Wednesday, April 27, 2011

Prediction is Difficult, Especially About the Future

With apologies to Niels Bohr, I just wanted to take a moment and point out that the art or science of predicting Canadian election outcomes is actually far less advanced and accurate than American readers might be used to.  I have written of my fear that the NDP boom could lead to the obscene outcome of a Conservative majority on a scant 37-38% of the national popular vote, but I could easily be quite wrong, and I really hope I am.

Partly that is because the situation is still developing and if the NDP "orange crush" continues to grow until election day itself, then it will quite likely go past the second tipping point I discussed, where the NDP actually wins significant numbers of currently Liberal, BQ and (most importantly) Conservative seats where they up until now are not believed to lead, rather than just splitting the non-conservative vote and letting the Conservatives win a number of normally Liberal or BQ ridings without increasing their actual support.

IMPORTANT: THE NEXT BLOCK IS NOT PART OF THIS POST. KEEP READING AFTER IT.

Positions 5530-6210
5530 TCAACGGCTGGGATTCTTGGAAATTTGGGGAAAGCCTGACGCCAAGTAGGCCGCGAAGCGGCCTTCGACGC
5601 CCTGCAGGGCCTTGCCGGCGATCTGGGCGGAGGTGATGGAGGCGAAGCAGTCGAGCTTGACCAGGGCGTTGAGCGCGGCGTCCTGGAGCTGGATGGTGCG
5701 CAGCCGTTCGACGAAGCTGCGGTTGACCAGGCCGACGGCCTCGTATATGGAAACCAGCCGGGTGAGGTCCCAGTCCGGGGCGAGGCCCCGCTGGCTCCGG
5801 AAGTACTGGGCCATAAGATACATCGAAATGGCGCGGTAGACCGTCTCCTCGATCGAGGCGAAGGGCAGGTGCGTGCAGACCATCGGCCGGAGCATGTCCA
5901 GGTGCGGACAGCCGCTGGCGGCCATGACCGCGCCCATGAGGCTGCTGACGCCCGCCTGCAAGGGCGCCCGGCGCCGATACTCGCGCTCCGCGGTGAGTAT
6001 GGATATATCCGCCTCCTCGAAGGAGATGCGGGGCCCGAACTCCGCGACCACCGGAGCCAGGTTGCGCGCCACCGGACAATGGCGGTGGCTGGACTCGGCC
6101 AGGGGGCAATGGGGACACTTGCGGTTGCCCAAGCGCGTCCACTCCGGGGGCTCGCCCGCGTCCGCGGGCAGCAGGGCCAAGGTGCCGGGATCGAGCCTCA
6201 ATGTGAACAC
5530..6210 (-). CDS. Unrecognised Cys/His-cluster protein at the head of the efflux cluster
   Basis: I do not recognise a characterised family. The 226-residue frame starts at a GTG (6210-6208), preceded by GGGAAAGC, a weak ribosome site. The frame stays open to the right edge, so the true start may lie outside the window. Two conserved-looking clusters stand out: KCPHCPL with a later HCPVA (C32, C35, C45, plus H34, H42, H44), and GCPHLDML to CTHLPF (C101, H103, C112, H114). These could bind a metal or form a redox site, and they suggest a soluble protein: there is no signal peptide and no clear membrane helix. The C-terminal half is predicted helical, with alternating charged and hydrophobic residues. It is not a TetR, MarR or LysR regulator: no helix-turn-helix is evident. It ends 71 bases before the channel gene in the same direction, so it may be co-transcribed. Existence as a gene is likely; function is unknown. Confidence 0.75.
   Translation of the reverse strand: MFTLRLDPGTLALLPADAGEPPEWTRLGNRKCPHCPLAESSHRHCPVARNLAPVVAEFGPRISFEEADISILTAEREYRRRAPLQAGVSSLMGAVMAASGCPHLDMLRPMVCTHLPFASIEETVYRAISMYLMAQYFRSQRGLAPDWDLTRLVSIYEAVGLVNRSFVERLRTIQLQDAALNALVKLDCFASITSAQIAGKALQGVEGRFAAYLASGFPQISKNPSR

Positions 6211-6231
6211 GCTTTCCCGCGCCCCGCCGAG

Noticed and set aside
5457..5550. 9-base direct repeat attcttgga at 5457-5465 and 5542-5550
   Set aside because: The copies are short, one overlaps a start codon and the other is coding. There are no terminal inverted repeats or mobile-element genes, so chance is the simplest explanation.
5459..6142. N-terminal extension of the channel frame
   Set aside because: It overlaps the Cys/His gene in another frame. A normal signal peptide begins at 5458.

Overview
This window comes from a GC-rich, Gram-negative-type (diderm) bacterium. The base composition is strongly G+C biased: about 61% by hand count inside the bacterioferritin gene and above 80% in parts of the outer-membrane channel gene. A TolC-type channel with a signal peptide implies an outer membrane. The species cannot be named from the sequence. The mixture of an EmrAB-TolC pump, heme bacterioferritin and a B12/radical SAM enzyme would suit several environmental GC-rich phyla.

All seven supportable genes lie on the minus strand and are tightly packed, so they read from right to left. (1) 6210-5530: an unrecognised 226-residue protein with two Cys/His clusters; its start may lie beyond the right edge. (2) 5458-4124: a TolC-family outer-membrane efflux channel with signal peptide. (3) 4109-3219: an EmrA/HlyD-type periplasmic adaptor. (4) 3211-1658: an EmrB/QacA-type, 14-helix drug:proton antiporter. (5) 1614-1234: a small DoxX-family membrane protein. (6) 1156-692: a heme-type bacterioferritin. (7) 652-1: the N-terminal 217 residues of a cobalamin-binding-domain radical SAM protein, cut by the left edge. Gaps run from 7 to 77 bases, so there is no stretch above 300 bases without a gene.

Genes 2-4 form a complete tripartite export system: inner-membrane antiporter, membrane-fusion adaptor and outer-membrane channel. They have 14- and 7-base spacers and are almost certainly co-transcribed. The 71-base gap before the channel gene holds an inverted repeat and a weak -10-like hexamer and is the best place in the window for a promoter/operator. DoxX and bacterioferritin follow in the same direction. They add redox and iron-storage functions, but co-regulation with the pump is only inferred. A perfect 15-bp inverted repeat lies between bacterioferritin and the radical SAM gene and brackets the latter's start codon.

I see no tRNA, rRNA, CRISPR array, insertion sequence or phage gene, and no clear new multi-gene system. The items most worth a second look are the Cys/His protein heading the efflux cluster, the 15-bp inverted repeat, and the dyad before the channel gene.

The problem for the NDP is that they started so far behind the Liberals and Conservatives that even a historic 5-10% increase in national support doesn't necessarily make them competitive in nearly enough ridings to guarantee a Tory minority.  I don't rule out the possibility of a super-duper history changing increase in support of 15% or more that actually puts the NDP into real competition with the Conservatives to form the government.  After all, this actually happened in Ontario in 1990, which shocked the nation (and the NDP) by delivering an NDP majority government to Canada's most populous province.